Transport minister Fikile Mbalula’s mandate is clear: Either fix the embattled rail system or he’s fired. This was evident during Tuesday’s launch of the State of Safety Report by the Railway Safety Regulator.
“It is top priority, the issue of fixing passenger rail for me. If I fail on that, I don’t need to wait for the call by the President (Cyril Ramaphosa) at night, I will just pack my bag and go. I have failed, I will go,” he said on Tuesday morning in Stellenbosch, outside Cape Town.
Mbalula was in the university town to formally release the safety regulator’s State of Safety Report 2018/2019, and open the Rail Safety Conference at the start of Transport Month in South Africa. This conference was ironically held at a luxurious golf estate, far removed from any train station or angry commuters, frustrated over train delays, overcrowding and vandalism.
While Mbalula and the senior management of the safety regulator wanted to speak about the rail safety component during the media briefing on Tuesday, it was clear journalists had come to hear about the embattled Passenger Rail Agency of South Africa (Prasa).
A journalist told the minister that those in the room were questioning if anything had changed since the media (including this reporter) had reported extensively on the arson and vandalism on the Western Cape passenger rail service, particularly Cape Town. Cape Town’s rail service has seen 176 arson attacks reported on its network between 2015 and 2019. This is coupled with vandalism, train delays and cancellations on the network.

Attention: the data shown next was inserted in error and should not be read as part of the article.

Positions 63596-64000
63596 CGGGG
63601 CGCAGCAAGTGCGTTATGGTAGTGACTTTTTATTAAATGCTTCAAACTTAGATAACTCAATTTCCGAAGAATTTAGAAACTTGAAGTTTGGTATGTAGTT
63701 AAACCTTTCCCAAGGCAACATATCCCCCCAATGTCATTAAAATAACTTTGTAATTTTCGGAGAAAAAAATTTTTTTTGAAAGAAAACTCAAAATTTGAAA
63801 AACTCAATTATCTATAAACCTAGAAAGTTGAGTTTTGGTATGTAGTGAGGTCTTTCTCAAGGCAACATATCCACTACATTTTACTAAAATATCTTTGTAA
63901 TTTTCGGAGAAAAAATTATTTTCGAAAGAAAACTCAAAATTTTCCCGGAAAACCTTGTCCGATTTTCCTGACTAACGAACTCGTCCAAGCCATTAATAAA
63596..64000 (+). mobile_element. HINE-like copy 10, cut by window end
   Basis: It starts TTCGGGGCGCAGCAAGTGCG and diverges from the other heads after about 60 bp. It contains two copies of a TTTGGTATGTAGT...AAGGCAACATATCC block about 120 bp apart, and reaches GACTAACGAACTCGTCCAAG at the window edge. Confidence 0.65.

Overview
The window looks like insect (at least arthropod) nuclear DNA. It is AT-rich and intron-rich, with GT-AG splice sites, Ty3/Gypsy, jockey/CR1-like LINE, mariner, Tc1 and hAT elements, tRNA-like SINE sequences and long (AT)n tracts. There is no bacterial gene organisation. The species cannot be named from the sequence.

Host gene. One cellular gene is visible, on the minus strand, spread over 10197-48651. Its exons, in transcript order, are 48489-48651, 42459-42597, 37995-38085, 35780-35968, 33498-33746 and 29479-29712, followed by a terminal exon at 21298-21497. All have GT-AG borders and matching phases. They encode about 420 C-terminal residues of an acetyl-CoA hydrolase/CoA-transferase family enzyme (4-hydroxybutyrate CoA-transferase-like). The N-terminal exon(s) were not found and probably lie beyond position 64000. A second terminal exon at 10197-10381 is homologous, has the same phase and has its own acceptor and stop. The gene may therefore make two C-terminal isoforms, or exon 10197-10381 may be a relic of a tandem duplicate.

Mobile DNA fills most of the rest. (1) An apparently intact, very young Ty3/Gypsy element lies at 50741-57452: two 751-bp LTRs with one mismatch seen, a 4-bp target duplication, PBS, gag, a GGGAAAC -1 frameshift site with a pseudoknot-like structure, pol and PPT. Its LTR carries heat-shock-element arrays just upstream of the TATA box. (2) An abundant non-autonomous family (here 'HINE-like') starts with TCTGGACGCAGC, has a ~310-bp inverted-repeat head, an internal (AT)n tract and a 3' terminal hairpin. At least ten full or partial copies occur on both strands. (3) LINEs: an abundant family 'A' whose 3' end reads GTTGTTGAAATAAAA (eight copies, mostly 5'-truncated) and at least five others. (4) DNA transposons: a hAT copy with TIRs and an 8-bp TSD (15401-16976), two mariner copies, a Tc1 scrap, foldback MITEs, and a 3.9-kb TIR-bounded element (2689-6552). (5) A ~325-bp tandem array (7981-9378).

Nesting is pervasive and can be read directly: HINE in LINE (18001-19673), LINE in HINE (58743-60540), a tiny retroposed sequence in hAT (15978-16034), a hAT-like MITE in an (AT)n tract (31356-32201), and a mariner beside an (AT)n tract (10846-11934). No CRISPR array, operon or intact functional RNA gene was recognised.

But while the safety regulator wanted to stick to issues it can speak comfortably about, Mbalula spoke extensively on the rail network.
“Passenger rail in Cape Town, that’s where we basically find our biggest challenges,” said the minister who was appointed in May 2019 after the national and provincial elections.
Mbalula spoke about the Prasa War Room, security on trains, the erection of shacks alongside and within train stations and even, at one point, commented on mediocrity in South African society. His characteristic bravado was evident as he spoke of various issues, including what he labelled an attitude of entitlement by South Africans, apartheid-era land leases, land expropriation and how “government became Father Christmas after ’94”.
“The situation (of) the trains should improve… next year (2020) for the better,” he said, getting back to the topic at hand: commuting conditions for people who have to use the train. Mbalula had, in fact, taken a train in June from Khayelitsha to Philippi Station in Cape Town, but could not proceed to Langa station, his journey interrupted as two people had been struck by a train, which caused several delays on the trip. On that journey, Mbalula had spoken with confidence and humour about his plans to fix an entity that has been described in Parliament by commuters as “atrocious”.
On Tuesday, Mbalula still seemed confident, but with less humour.
“We are going to have many, many new trains; I can’t give you the statistics, but we are going to have many, many new trains… to ensure that we improve the railway situation,” said Mbalula, adding, “our trains are vandalised by our own people, by thugs, by criminality — there is no justification for criminality.”
The minister said the high rate of unemployment led to the “justification for the lawlessness of people getting into trains, vandalising them”. He said it was “undeniable that the quality of rail has deteriorated” over a number of years, “which has had an adverse effect on safety”.
Despite the fact that there has yet to be any improvement passed on to commuters, Mbalula promised:
“The main passenger line in the Western Cape will be reopened and it will be protected and have security— and that is what will happen.” DM